- Find community – This can bring emotional support, help build connections, and learn about new opportunities. Speak to your friends often, connect with others who have been recently laid off, and the wider tech community. You can do this through social networks, or technical communities, including LeadDev or one of many others. Attend meet-ups in your area, register for conferences, and subscribe to newsletters (here are my favorites).
3. Get ready for a new job
You may want to prepare for your next role immediately after being laid off, or you might have the option to wait a bit. When you are ready to return to work, follow the steps below to stay grounded in your needs and avoid getting overwhelmed.
Connect with your needs
- Define what ready means to you – What do you need to feel ready to start applying and interviewing for roles? Take inspiration from the list below and write down which areas you want to work on first.
- Identify what matters to you in a new job – This will help you understand your values and review new opportunities. Think about areas like compensation, personal development, location, the work environment. Stack rank your criteria. Now you have a list that you can use to assess opportunities.
- Update your CV and social media profiles – Now you are ready, be sure to add your latest accomplishments and update your references across your CV, LinkedIn and other online profiles. Make sure you are always conveying the impact of your work by including business metrics, user impact, or team impact.
- Make job applications manageable – Track it! Keep a note of where you apply, when, and the interview details. Use a spreadsheet, or a notebook, whatever is easiest for you. Save a copy of any job you apply for and keep it as a reference, as some companies take down job postings while they’re still interviewing candidates.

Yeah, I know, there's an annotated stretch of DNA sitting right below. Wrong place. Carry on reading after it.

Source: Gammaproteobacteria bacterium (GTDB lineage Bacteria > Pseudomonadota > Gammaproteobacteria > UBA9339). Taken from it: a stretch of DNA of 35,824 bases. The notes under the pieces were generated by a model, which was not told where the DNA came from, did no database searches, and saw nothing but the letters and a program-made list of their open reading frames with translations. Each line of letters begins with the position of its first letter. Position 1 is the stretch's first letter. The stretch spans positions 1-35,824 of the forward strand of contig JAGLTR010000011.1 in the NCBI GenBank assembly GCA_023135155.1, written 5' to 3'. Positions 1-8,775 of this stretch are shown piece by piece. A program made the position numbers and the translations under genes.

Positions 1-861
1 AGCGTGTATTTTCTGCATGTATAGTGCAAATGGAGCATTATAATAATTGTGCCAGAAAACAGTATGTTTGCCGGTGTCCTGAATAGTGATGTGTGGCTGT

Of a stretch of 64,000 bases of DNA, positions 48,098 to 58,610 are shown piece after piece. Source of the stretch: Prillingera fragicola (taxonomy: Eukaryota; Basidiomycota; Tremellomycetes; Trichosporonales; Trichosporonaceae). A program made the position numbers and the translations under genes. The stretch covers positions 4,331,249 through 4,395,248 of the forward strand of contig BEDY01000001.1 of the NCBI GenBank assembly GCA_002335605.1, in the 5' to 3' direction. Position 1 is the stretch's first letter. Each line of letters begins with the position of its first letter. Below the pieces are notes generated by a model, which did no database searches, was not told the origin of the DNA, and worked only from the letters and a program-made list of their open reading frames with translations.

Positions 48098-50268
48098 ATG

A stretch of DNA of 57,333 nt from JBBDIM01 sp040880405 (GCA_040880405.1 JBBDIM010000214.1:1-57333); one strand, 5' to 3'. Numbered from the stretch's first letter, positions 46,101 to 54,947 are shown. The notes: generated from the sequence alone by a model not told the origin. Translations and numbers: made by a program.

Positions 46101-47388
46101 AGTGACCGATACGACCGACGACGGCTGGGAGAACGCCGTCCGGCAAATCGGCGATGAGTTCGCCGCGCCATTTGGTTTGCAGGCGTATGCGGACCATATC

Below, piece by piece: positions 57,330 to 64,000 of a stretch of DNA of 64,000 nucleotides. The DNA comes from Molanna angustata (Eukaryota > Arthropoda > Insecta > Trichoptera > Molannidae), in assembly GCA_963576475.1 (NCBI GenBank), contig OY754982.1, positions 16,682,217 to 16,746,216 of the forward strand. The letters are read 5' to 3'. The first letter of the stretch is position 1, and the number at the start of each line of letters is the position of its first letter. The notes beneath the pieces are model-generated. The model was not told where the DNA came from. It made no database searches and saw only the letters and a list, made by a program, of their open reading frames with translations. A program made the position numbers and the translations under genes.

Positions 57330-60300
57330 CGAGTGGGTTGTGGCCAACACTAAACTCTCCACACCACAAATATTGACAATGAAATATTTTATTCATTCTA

- Prepare for job interviews – Research potential interview questions. If you want to improve your verbal communication skills ahead of time, try out communication structure tools. The STAR method, or the Pyramid Principle can be helpful to clearly convey your points. Run mock interviews with friends and give them specific areas to pay attention to and give you feedback on. This may feel awkward at first, but there’s a lot of power in saying things out loud. Prepare questions that you want to ask companies that you’re interviewing with. Pick up the list of what you value in a job that you created earlier. Define questions for each of your high-priority areas.
As you begin applying and interviewing, always keep in mind:
- Hiring is not a one-way street and interviews are always mutual – It’s not only the company assessing you, but you are also assessing them.
- Hiring in tech is still very broken and challenging – For the most part. Expect long hiring processes, poor communication, or poorly-run interviews. Some companies may ghost you or even withdraw an offer. Unfortunately, these issues are all quite normal, and likely have nothing to do with you.
- Don’t make any decision until you have to make a decision – The main decision point in applying for jobs is when you have an offer in front of you. This means: unless you don’t have the capacity or know that a company isn’t a fit for you, take the interview. Only decide which companies to continue with after you've spoken with them.
Being laid off, as well as applying and interviewing for jobs, can be intense experiences and consume a lot of your time and energy. They may also trigger doubts about your skills and gnaw at your confidence. Throughout this process it is vital to maintain your connection with your community. And, most of all, take care of yourself.